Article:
Mr. B. and Room 208

By Courtney Baranay | Spring 2017

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Third-grade teacher shares how hockey standout Anders Bjork has captivated her students.

By Courtney Baranay

If you were to ask me the exact day that Anders Bjork showed up in Room 208 at Perley Fine Arts Academy, I would be hard pressed to remember. But that is simply because “Mr. B.” has become a permanent fixture in our classroom.

He arrived around the middle of September 2015 to fulfill required hours for a class. In front of me was a very tall, very sweet young man who looked more excited than the kids to be here.

We were in the middle of math, so I asked Anders if he would work in the hall with a group of students. He readily agreed. Near the end of the class, I peeked out and saw him on the floor surrounded by third-graders. Not one child was goofing off, and they were almost finished with the assignment! I then knew that there was something special about Anders.

I’m not sure how many hours Anders was supposed to fulfill. What I do know is that he is still coming to Room 208 weekly for the second year in a row.

The kids learn so much from Anders. He taught them about hockey by allowing them to interview him exhaustively. Then he hauled in his gear and a hockey stick. We laid out the entire outfit to show what he wears every game. He let each student try on his helmet and pads and take a picture with him. Suddenly, I had 18 kids who had fallen in love with this young man.

I warned the children that Anders had a grueling schedule and that once hockey season started, we might not see him often. But he made sure to come each week that he wasn’t traveling, and if he was out of town he always texted to let the class know he was thinking about them.

In 2015, Anders was selected for the Junior National Hockey team and traveled to Finland. We kept up with the tournament online. Anders came to see the kids as soon as he returned, bringing them a signed poster, his jersey and bronze medal. These items still hang on our Mr. B. bulletin board — along with a hockey stick and a piñata he presented to the kids.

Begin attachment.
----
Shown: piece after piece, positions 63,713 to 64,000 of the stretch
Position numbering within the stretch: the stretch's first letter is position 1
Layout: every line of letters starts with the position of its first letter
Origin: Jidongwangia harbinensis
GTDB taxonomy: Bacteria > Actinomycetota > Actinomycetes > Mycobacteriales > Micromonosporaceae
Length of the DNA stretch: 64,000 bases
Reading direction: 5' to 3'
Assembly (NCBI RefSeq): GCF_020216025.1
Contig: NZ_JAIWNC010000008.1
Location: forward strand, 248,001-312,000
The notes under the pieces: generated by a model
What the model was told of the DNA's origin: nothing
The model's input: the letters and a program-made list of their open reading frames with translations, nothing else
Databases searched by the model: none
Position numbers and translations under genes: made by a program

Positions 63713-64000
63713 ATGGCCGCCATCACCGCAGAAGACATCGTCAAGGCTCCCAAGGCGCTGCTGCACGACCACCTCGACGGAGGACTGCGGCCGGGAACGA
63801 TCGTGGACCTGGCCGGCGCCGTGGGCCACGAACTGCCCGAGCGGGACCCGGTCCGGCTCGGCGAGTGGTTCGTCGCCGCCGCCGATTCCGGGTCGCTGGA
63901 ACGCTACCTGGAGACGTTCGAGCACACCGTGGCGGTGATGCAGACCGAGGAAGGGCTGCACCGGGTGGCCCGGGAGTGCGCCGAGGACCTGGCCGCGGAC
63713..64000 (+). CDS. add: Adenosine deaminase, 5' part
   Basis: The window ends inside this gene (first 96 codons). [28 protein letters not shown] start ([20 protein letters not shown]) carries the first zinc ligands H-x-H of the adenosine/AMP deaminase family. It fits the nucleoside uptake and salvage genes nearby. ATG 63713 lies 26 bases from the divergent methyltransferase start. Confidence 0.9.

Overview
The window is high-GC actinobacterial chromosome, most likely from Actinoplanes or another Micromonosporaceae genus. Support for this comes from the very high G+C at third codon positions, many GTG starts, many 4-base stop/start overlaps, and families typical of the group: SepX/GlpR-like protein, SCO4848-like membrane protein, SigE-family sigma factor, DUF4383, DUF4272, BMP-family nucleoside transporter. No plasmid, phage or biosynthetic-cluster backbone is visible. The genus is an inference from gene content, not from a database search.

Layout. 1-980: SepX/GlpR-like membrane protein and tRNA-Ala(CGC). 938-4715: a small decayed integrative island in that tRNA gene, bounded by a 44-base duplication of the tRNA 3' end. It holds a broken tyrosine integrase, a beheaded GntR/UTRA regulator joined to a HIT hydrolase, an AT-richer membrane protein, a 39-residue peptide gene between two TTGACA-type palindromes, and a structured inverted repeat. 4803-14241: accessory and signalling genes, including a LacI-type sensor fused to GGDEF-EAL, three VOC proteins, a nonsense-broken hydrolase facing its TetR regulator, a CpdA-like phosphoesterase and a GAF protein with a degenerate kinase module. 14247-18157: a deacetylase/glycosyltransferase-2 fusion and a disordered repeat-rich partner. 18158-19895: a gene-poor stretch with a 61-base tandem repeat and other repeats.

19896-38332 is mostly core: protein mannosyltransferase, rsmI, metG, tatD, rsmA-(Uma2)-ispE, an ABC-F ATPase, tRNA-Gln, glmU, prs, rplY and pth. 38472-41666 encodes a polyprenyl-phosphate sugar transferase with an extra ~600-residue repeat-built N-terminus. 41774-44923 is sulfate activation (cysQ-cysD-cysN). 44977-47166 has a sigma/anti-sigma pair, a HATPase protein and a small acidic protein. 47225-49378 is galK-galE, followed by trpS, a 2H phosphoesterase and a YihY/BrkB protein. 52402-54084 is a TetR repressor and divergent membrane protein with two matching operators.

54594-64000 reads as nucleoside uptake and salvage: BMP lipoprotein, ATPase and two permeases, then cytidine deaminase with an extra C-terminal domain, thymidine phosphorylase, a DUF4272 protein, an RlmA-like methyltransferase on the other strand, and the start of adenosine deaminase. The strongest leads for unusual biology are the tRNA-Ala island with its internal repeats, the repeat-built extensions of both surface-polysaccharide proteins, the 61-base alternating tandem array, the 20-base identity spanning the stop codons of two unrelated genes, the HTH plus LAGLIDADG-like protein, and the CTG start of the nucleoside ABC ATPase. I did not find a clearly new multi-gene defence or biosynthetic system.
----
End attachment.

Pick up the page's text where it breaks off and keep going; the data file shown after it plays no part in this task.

Anders came to as many programs and activities as he could, borrowing his roommate’s truck or riding his longboard. He met our class when we went to the Snite Museum at Notre Dame.

Anders even invited the class to see a hockey game! We kept the whole thing a secret. He signed shirts for the kids, and my partner teacher and I spray-painted his name and number 10 on them. The night of the game, we ate pizza and walked to the arena. It was the first time many of our kids had set foot on Notre Dame’s campus.

At the end of last year, I prepared the kids for Anders leaving. The day he brought the piñata was one of the best and worst afternoons. Many kids cried, even when they got home. But Anders stayed in touch through FaceTime each week.

This year, I got a text from Anders saying he couldn’t wait to come back. And what a year it has been. He met us at the Snite and took this class to a hockey game. He comes at least once a week, sometimes accompanied by his teammates. He brags endlessly about the kids and knows every one.

Anders has an educational impact on the children. They learn geography by keeping track of where he plays. They know about statistics by tracking the team’s wins and his goals and assists. Because of him, these children want to go to college.

Anders has helped mediate disagreements between the kids, taught them how to let things roll off their backs and not be so quick to judge.

But the most important thing he has done is to keep coming back. During my 10 years teaching for inner-city schools, I have had hundreds of volunteers, students and student teachers come through my classroom doors. None has stayed longer than four months.

But Anders always comes back, even if he only has 30 minutes to spare. He has been one of the most constant, loving figures in my students’ young lives.

Unconditional love is real, and it exists in the heart of Anders Bjork. If you don’t believe me, come and talk to my kids.  

 Editor’s Note: Marketing junior Anders Bjork, a forward who helped lead the Irish hockey team to the Frozen Four championship in April, was a runner-up for this year’s national college Hockey Humanitarian Award for community service. He has worked with South Bend’s Perley Fine Arts Academy students for the past two years. This is a shortened version of an essay by Courtney Baranay, a Perley teacher.

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